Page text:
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U.K.’s Liberal Democrats Have Sacrificed Principles, Survey Says

Seven out of 10 people who supported the Liberal Democrats in the 2010 election say the party has abandoned too many of its principles since joining forces with the Conservatives, a survey of voters has found.

More than half of those who voted for Deputy Prime Minister Nick Clegg’s party say it has almost no influence on government policy, while only two in five say they would vote for the Liberal Democrats again, according to a survey by ComRes on behalf of The Independent newspaper.

Most voters, at 56 percent, think the coalition government is incompetent, compared with 27 percent who disagree. According to the survey, 67 percent say Prime Minister David Cameron and Chancellor of the Exchequer George Osborne are out of touch with ordinary people.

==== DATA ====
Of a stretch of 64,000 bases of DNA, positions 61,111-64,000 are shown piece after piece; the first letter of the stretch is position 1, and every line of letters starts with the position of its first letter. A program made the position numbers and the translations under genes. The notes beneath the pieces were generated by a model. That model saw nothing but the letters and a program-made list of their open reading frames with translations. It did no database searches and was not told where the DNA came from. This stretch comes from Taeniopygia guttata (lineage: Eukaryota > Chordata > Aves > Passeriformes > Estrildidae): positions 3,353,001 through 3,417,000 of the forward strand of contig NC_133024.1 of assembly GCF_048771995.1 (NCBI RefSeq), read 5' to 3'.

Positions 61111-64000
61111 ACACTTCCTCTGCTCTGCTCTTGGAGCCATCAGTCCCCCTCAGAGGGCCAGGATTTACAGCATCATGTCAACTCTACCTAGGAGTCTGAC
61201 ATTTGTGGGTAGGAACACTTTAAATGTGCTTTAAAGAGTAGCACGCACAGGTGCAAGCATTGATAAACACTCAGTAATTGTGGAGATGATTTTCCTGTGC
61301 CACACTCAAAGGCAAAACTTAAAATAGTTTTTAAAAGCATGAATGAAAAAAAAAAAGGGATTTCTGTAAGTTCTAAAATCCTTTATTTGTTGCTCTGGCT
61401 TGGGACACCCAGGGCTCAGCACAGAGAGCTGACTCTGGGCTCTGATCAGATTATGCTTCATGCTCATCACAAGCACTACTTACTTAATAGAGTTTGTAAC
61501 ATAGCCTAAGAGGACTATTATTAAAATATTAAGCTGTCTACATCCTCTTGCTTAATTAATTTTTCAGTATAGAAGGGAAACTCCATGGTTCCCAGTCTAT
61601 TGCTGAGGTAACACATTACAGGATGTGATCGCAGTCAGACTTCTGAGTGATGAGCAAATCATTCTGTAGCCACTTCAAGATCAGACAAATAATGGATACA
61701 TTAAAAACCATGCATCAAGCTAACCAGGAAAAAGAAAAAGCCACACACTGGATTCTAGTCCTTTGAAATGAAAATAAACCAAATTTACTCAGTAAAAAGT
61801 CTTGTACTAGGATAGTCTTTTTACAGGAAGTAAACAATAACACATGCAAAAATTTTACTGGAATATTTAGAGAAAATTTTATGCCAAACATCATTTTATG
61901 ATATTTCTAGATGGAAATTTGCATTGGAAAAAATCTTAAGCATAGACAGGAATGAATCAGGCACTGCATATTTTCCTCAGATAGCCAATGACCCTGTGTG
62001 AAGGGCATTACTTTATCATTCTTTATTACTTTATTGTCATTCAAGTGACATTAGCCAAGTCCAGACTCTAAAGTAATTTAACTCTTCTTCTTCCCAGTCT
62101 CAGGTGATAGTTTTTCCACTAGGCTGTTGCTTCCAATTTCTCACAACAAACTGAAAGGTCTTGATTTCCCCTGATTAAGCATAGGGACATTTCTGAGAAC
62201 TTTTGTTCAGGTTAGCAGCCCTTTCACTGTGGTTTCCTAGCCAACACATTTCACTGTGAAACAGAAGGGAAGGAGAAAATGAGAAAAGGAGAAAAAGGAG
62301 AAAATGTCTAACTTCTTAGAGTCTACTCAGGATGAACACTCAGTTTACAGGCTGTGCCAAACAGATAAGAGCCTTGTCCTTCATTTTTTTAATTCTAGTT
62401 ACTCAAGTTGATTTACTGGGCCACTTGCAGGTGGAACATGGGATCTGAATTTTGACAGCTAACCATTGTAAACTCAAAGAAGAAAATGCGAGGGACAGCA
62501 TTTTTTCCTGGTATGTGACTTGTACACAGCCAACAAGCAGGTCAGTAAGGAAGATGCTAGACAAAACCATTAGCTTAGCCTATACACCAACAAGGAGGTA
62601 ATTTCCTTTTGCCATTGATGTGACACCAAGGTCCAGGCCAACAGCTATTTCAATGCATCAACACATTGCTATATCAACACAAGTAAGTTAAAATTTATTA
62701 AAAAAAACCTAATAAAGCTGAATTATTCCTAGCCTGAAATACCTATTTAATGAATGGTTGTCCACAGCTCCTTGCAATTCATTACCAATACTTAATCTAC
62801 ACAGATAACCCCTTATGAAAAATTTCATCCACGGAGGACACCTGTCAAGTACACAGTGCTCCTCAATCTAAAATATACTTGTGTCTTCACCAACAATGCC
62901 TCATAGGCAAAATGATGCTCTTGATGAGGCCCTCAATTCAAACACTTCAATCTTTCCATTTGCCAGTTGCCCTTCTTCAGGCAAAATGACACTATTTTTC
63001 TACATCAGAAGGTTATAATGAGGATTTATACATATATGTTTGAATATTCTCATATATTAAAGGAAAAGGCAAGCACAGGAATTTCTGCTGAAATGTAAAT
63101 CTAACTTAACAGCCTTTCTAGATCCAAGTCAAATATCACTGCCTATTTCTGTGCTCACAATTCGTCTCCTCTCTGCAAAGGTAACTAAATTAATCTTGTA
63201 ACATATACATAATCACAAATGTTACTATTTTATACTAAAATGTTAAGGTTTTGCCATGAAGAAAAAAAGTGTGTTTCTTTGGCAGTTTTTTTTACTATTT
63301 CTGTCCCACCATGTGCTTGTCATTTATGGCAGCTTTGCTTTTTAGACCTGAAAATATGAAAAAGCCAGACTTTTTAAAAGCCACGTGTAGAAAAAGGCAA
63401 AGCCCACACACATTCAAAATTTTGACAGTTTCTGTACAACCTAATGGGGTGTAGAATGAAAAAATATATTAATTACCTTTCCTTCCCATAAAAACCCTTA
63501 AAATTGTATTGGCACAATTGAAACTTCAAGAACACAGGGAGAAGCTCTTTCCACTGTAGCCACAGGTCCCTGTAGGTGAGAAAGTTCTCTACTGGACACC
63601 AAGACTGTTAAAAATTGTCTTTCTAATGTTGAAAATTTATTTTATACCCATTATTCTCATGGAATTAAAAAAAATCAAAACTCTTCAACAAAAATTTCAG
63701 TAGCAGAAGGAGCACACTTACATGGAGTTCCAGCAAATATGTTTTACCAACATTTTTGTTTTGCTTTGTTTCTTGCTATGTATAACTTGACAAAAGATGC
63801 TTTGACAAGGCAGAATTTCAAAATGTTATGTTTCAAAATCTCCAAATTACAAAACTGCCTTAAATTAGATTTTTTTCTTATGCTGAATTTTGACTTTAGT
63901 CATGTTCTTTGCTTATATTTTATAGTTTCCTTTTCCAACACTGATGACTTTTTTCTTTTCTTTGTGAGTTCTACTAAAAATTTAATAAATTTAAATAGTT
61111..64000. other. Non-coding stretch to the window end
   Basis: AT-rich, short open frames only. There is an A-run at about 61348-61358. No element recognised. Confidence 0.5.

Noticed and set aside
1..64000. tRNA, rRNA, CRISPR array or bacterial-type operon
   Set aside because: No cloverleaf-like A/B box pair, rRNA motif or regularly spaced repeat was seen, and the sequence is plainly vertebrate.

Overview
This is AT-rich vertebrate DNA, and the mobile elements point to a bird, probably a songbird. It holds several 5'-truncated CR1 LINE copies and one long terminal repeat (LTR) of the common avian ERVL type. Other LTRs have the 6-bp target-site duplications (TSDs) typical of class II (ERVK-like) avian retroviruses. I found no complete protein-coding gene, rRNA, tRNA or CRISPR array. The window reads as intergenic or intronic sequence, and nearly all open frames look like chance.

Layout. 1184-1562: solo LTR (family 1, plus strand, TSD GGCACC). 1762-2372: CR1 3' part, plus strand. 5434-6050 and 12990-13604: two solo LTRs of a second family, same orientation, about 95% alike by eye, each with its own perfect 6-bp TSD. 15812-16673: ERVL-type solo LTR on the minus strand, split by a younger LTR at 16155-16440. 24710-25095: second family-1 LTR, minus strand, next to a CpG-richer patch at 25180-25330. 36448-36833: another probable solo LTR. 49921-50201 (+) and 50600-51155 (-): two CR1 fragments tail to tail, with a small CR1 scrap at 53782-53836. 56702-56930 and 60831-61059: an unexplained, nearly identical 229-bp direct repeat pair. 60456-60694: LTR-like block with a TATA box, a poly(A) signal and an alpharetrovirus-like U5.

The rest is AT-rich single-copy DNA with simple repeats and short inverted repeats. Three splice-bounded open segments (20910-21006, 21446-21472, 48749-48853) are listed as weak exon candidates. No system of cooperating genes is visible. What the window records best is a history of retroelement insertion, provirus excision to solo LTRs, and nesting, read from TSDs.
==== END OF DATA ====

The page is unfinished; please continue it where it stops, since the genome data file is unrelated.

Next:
The poll gives the Labour party a five-point lead over the Tories at 39 percent versus 34 percent while the Liberal Democrats were at 10 percent. Still, Labour leader Ed Miliband is the least liked of the three leaders. While 45 percent say they like the party, only 21 percent like its leader. Among Labour supporters, 54 percent said they like the party and dislike Miliband.

ComRes, a member of the British Polling Council, interviewed 2,015 Britons between April 25 and April 27. The results were weighted to be demographically representative.

To contact the reporter on this story: Trista Kelley in London at tkelley2@bloomberg.net

To contact the editor responsible for this story: Phil Serafino at pserafino@bloomberg.net

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